Thousands of sunken ships, many of them from World War Two, are increasingly in danger of releasing their collectively vast stores of oil. In 2002, a team from the National Oceanic and Atmospheric Association ended a long hunt and closed in on the source of a long vexing oil spill off California-- a Korea-bound freighter named the Luckenback that sank in 1953. The sunken ship was releasing the oil through corroded pipes.
There are more than 8,500 possibly polluted shipwrecks in the ocean, 6,300 of those are from World War Two. Those ships are now around seventy years old and are starting to structurally fail more and more each year. According to one report, there could be anywhere from 757 million to 6 billion gallons of oil in sunken ships around the world. For comparison's sake, BP's Deepwater Horizon spill was approximately 210 million gallons.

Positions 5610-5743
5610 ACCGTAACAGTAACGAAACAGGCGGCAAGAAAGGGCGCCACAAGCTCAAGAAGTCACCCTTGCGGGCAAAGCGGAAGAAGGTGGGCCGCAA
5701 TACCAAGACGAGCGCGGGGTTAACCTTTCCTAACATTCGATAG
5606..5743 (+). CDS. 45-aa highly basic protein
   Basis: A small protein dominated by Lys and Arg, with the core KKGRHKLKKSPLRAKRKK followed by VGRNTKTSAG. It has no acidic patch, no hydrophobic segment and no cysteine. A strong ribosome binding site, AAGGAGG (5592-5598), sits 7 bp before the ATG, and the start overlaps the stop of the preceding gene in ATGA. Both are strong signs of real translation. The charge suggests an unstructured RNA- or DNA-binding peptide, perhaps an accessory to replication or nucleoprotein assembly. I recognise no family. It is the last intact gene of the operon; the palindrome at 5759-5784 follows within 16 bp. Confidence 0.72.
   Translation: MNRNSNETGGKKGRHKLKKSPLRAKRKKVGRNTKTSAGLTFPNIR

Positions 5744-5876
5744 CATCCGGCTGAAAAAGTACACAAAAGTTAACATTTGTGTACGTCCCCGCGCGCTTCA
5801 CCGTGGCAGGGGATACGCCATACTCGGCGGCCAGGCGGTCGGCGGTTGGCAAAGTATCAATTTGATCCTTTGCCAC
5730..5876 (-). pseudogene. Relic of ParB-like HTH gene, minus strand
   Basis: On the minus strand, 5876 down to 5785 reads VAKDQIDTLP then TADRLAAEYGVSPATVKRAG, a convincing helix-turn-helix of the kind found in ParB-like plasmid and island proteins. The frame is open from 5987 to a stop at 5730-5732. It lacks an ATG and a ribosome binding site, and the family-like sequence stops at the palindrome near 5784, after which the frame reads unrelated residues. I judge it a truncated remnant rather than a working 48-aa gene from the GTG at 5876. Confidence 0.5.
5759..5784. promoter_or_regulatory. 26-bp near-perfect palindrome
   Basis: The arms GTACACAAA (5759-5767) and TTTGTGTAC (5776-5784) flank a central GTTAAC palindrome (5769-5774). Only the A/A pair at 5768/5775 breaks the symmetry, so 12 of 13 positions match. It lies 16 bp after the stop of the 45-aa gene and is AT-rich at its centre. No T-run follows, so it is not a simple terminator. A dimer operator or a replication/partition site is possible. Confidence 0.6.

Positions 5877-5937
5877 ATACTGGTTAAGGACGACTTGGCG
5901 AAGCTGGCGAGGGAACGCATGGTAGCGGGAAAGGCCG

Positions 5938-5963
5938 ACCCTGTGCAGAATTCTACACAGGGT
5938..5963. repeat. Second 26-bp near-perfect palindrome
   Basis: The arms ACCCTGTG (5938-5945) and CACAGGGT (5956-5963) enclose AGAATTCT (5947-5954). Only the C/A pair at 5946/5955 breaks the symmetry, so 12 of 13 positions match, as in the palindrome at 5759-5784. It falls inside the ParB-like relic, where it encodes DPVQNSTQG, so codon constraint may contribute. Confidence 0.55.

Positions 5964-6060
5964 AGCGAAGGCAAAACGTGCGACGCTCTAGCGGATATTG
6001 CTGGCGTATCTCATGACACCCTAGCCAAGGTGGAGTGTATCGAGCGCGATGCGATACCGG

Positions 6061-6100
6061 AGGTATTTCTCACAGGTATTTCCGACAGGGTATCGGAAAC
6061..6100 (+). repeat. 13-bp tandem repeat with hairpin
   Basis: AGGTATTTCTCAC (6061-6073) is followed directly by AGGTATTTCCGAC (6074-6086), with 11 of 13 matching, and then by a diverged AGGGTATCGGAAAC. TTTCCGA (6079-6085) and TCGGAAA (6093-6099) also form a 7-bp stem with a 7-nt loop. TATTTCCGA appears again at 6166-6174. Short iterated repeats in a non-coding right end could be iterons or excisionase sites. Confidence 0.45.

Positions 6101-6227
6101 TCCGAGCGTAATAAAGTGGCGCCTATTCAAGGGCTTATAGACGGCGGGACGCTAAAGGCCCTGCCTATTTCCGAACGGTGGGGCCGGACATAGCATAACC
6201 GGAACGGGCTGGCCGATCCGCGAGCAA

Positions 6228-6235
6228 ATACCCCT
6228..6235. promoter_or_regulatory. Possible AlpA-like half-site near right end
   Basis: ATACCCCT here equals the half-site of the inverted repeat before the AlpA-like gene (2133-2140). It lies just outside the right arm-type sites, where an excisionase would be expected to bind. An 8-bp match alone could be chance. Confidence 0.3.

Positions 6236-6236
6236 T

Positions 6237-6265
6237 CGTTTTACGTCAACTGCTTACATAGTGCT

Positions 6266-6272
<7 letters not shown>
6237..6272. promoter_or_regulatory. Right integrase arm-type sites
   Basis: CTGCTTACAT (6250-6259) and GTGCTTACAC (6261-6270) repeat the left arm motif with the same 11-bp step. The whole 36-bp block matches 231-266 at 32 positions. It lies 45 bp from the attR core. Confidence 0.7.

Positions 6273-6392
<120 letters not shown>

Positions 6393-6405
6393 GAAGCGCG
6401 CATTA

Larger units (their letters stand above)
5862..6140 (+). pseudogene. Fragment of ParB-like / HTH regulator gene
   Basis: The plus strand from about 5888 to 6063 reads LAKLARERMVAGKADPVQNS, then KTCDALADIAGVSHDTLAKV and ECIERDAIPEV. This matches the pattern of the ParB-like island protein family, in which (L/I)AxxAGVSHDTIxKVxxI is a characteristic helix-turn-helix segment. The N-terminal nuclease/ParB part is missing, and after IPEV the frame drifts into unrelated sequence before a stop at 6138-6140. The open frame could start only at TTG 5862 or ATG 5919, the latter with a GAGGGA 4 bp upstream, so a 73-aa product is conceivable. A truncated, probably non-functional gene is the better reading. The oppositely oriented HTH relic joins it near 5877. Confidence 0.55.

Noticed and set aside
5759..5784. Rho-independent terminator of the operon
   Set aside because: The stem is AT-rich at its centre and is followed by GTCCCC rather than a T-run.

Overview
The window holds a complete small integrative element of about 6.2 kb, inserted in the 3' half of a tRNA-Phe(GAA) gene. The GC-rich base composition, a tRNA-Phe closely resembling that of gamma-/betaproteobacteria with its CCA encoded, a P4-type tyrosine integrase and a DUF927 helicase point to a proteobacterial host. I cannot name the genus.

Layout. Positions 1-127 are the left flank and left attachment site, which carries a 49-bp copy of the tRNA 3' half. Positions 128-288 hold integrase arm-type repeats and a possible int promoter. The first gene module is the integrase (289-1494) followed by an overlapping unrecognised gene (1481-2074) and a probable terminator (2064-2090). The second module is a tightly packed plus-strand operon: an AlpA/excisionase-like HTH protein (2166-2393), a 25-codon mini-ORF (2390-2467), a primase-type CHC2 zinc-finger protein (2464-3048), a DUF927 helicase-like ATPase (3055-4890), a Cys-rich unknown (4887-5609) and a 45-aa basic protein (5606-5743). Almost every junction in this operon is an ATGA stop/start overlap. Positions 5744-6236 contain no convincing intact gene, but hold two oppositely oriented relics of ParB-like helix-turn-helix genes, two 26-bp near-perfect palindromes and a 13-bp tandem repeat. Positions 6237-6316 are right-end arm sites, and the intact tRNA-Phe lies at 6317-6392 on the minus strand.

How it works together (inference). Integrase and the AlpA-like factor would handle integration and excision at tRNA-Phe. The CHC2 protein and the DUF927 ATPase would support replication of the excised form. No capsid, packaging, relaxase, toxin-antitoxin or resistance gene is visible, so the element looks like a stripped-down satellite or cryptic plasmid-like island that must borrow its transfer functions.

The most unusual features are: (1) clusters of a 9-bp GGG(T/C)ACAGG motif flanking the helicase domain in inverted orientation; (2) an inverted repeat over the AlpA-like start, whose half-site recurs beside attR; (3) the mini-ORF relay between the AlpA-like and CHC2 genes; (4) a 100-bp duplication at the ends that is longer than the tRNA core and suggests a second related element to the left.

Cleaning up all the ships just isn't possible. Many are too deep, others sit in exact locations unknown, while others lie in a way that financially precludes their clean up. Even the ones that we can clean are expensive, the cleanup of the Luckenback cost around $20 million.
Are you on Twitter? Follow me (@sheagunther) there, I give good tweets.
And if you really like my writing, you can join my Facebook page.
The opinions expressed by MNN Bloggers and those providing comments are theirs alone, and do not reflect the opinions of MNN.com. While we have reviewed their content to make sure it complies with our Terms and Conditions, MNN is not responsible for the accuracy of any of their information.